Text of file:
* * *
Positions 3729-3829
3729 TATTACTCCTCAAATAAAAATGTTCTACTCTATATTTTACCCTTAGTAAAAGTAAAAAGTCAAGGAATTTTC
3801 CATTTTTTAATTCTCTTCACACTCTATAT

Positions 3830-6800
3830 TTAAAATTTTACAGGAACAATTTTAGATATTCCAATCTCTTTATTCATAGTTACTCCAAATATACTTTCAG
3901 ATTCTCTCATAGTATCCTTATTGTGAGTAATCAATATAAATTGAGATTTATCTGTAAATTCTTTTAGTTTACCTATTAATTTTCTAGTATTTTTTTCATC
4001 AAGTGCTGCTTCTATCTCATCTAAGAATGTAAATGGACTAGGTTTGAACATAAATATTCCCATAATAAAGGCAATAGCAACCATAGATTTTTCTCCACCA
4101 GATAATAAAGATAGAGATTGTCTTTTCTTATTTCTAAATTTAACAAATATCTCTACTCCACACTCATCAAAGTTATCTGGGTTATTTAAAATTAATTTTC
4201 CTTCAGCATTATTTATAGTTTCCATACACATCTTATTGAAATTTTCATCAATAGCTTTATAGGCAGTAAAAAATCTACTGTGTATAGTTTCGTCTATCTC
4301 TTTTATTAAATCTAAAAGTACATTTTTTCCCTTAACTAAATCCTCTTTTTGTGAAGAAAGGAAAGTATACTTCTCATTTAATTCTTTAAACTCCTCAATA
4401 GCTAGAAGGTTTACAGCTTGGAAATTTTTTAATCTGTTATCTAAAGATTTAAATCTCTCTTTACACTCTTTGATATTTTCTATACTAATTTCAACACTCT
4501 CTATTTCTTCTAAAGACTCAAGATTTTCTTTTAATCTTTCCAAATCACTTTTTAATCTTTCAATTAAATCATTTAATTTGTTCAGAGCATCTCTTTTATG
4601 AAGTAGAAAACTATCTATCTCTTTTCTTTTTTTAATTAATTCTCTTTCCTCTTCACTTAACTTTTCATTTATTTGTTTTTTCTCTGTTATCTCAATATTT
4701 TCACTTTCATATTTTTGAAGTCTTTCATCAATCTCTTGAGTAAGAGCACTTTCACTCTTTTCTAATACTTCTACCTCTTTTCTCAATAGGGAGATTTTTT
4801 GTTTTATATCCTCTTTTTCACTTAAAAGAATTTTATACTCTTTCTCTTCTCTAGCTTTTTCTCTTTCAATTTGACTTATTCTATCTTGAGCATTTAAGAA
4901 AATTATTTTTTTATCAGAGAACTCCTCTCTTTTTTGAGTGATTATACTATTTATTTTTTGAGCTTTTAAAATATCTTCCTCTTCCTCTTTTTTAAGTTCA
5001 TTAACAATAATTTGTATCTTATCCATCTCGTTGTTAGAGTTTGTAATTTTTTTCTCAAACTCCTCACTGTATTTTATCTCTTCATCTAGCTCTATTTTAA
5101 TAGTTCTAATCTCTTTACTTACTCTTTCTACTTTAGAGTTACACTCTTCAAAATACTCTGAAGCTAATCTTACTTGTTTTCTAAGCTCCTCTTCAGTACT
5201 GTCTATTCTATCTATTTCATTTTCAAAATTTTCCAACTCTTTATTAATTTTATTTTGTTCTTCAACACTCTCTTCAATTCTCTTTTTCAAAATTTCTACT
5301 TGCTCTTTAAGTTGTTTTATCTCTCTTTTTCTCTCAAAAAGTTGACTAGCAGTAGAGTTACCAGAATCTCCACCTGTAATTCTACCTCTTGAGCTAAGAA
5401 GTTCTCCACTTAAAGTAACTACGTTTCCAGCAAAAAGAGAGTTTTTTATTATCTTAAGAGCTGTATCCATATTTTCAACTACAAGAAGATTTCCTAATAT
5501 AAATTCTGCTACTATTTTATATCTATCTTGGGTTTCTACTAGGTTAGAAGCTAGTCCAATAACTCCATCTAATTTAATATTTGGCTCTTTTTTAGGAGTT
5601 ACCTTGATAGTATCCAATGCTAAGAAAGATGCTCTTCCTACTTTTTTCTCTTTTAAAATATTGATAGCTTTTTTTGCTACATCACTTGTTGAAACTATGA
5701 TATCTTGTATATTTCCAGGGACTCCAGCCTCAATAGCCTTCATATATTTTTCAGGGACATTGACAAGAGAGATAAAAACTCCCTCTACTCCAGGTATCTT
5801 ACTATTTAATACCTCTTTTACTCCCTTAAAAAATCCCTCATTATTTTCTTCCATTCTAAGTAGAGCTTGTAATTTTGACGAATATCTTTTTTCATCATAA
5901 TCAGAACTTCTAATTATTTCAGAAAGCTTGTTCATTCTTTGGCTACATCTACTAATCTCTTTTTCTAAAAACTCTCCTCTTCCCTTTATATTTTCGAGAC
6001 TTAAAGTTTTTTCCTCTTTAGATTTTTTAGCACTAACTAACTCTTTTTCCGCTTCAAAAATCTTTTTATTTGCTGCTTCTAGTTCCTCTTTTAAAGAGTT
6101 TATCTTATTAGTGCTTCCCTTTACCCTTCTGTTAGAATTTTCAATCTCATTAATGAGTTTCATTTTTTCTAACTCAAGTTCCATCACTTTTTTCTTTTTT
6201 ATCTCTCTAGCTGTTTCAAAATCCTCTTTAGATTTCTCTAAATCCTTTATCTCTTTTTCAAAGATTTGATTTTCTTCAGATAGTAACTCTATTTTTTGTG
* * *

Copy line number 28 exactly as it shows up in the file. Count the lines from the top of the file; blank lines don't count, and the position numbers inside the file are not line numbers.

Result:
6101 TATCTTATTAGTGCTTCCCTTTACCCTTCTGTTAGAATTTTCAATCTCATTAATGAGTTTCATTTTTTCTAACTCAAGTTCCATCACTTTTTTCTTTTTT